Eighteen months ago while I was still an official volunteer at the Baldwin Park Shelter, I tracked all the stray dog impounded at the shelter over the span of one week. Over that particular week only 12 percent of the strays impounded were reclaimed by their owners. The other 88 percent were held for their mandatory hold period and put up for adoption – and thankfully Baldwin Park’s staff and volunteers worked diligently to find homes or rescues for nearly all of these pets.
Naturally I wondered the origins of the unclaimed 88 percent. Nearly all of them must have at one time belonged to someone. Who were these anonymous “someones” who were littering pets on the shelter – and wouldn’t it be just if these people could be identified and had to pay fines for the burden they created on the shelter system as well as causing some pets to be euthanized?
Los Angeles County has adopted a mandatory microchip policy which, if rigorously enforced, would certainly increase the odds of finding the offending parties. But the reality is nearly fifty percent of all microchips traced by the shelters are associated with disconnected telephone numbers and addresses from which the registered owner had departed. It is my contention that in addition to the contact information for microchips, the registration should also include the adopter’s DMV information which is far more static.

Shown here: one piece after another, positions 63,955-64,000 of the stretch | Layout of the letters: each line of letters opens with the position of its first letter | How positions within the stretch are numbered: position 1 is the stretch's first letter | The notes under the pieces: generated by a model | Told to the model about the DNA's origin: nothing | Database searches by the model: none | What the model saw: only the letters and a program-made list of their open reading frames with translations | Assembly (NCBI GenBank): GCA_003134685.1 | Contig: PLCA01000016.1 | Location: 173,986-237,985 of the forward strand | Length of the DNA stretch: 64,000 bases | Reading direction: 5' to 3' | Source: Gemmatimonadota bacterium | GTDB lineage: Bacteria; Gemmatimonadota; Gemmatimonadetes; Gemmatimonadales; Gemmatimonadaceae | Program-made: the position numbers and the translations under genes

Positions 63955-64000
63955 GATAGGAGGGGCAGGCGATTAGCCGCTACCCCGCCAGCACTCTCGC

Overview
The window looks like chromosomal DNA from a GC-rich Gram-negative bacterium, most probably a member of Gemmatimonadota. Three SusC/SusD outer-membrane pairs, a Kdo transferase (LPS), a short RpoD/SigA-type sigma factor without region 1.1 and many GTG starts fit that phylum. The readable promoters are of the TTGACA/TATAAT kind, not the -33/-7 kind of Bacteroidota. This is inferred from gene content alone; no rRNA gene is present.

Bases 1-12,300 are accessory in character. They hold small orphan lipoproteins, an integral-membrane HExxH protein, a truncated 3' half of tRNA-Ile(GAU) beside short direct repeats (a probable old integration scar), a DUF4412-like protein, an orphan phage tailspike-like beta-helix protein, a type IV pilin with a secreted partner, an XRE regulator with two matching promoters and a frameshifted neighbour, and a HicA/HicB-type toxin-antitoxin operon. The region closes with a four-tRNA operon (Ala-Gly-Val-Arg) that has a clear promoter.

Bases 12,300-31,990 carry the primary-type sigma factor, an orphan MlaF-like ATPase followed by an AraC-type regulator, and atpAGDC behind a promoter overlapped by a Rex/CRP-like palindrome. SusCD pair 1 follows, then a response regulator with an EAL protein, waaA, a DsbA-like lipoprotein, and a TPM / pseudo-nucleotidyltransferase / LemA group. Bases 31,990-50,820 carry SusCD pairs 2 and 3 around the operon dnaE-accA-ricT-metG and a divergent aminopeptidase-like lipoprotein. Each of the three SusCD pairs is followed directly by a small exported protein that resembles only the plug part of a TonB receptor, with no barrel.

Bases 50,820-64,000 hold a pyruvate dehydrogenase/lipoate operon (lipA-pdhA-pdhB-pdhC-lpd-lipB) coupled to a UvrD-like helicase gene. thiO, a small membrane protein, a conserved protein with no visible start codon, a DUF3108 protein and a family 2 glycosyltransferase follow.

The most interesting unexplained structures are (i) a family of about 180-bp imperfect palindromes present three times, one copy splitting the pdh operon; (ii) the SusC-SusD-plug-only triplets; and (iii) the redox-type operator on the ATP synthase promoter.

If we can successfully lobby elected officials to pass legislation to assess significant fines against people who fail to come retrieve their pets from the shelter the number of unclaimed pets will drop exponentially. Someone facing several thousand dollars in fine for failing to come and get their pets is going to be strongly motivated to come and get their pet, the number of strays will be greatly reduced and shelter crowding will be significantly reduced.
Such a system is already in place in Italy and other European countries and they do not have anywhere near the shelter overcrowding that we in California do. To implement this would require strong and pragmatic leadership at the legislative level – yet another reason to elect Bobby Shriver to the Los Angeles County Board of Supervisors on June 3rd. Bobby Shriver will end the stagnation and poor decision making at the DACC by solving problems, rather than sweeping them under the table.